- FashionPass, an apparel rental business founded in 2016, filed a lawsuit Tuesday against competitor Rent the Runway, according to a complaint filed in the superior court of the state of California.
The lawsuit alleges that FashionPass has "suffered, and will continue to suffer, damages as a result of Rent the Runway's monopolistic and anti-competitive conduct." Rent the Runway did not immediately respond to a request for comment from Retail Dive.
The company further alleges that Rent the Runway "devised a scheme to eliminate competition from FashionPass by using coercive tactics to pressure the manufacturers with which FashionPass conducts business, to refuse to sell merchandise to FashionPass." FashionPass named 20 manufacturers, including labels like The Jetset Diaries, Saylor and ASTR the Label, as having been pressured to sell exclusively to Rent the Runway or lose business altogether.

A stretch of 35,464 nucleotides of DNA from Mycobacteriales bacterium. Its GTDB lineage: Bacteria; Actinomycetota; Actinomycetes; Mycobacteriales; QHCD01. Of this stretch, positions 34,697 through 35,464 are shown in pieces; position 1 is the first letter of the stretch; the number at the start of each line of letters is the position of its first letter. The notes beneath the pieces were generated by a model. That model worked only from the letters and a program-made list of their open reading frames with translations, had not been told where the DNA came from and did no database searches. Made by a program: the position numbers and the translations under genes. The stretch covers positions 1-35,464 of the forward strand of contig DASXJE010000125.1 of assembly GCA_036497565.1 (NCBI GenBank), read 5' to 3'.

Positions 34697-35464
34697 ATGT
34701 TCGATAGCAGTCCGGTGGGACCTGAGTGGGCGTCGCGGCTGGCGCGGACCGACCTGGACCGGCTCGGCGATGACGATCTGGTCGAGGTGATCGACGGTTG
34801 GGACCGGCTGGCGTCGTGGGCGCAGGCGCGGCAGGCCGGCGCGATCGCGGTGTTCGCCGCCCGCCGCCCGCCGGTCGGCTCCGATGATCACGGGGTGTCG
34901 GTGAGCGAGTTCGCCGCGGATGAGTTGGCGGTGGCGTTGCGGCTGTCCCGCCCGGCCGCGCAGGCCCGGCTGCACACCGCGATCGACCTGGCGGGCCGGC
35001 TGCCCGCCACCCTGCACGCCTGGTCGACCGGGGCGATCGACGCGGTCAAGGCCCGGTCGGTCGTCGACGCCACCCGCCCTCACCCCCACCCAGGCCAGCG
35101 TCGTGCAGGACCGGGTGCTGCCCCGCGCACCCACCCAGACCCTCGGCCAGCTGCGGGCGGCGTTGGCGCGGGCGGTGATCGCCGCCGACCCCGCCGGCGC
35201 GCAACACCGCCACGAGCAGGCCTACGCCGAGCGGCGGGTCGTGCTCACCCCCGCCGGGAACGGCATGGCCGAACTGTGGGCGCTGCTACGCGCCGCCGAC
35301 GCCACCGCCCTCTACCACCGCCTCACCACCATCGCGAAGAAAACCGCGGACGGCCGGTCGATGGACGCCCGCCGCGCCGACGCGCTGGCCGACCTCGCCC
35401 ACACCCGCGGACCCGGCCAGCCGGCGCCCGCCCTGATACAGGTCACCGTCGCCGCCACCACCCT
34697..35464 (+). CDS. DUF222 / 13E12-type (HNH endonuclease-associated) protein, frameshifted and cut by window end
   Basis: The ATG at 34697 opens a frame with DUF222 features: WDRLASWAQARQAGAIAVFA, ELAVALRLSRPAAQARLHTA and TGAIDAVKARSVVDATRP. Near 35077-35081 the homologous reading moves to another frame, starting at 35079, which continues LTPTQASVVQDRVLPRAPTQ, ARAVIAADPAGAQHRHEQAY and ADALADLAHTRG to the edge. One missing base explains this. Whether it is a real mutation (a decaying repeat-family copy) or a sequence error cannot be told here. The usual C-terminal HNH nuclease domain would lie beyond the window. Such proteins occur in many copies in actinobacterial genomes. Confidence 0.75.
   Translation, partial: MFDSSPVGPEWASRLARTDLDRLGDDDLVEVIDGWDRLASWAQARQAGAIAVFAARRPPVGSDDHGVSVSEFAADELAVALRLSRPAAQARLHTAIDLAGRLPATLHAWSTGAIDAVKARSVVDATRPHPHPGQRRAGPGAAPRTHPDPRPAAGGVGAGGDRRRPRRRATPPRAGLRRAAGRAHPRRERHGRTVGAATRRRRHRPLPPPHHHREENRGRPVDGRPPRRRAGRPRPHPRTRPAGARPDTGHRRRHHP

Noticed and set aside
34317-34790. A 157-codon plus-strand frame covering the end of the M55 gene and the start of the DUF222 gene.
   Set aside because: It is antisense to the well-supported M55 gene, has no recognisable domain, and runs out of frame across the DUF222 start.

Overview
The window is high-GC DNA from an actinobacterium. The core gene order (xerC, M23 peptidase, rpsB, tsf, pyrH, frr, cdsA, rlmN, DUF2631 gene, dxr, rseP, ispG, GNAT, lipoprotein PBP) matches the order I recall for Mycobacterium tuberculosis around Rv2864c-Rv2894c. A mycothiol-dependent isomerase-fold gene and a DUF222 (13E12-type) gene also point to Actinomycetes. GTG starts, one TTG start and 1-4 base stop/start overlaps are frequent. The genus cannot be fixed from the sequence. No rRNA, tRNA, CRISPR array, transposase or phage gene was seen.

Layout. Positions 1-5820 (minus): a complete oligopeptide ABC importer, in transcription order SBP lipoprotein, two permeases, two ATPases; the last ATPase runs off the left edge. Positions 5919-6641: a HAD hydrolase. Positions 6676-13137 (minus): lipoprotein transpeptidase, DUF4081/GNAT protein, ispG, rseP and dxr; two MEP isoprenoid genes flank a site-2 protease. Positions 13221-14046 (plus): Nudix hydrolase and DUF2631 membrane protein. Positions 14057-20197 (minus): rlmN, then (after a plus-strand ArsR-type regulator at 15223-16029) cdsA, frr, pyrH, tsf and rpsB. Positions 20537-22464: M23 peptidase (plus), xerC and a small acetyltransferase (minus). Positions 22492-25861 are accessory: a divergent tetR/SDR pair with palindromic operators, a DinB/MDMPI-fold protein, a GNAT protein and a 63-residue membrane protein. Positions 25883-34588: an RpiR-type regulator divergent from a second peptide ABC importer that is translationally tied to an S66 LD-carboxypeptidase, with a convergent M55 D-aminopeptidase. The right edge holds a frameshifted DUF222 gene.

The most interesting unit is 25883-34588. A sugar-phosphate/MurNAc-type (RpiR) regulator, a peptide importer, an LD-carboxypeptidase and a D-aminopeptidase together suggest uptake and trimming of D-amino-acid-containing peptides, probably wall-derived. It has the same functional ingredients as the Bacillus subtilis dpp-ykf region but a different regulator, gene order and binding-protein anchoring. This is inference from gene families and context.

As Rent the Runway closes in on a decade in operation and hits unicorn status, it's facing more competition than ever within the rental economy it helped popularize in retail. As more players like FashionPass crop up, Rent the Runway is under pressure to differentiate its merchandising mix and offer value in other ways to retain subscribers. Whether it's crossed a legal line in warding off competition will be up to a judge.
Last year, CEO and founder Jennifer Hyman told Retail Dive that roughly 9 million women are Rent the Runway members, but could not reveal specific numbers on how many active subscribers the company has. Unlimited customers, who pay $159 a month, use Rent the Runway 150 days a year, Hyman said at the time.
The Rent the Runway subscriber has changed dramatically from the early days, which targeted professional and formalwear needs. Now, subscribers can rent everything from jeans to beach bags and ski jackets.
The business prides itself on being a mashup of the world's largest dry cleaner as well as a logistics operator, style consultancy, subscription service and tech company. Last year, the company also began monetizing its expertise in supply chain through the launch of a logistics arm that helps brands through the process of offering their clothing for rental. It's a compelling value proposition for brands looking for growth given the sharing economy is estimated to hit $40.2 billion by 2022, according to 2017 estimates from Juniper research.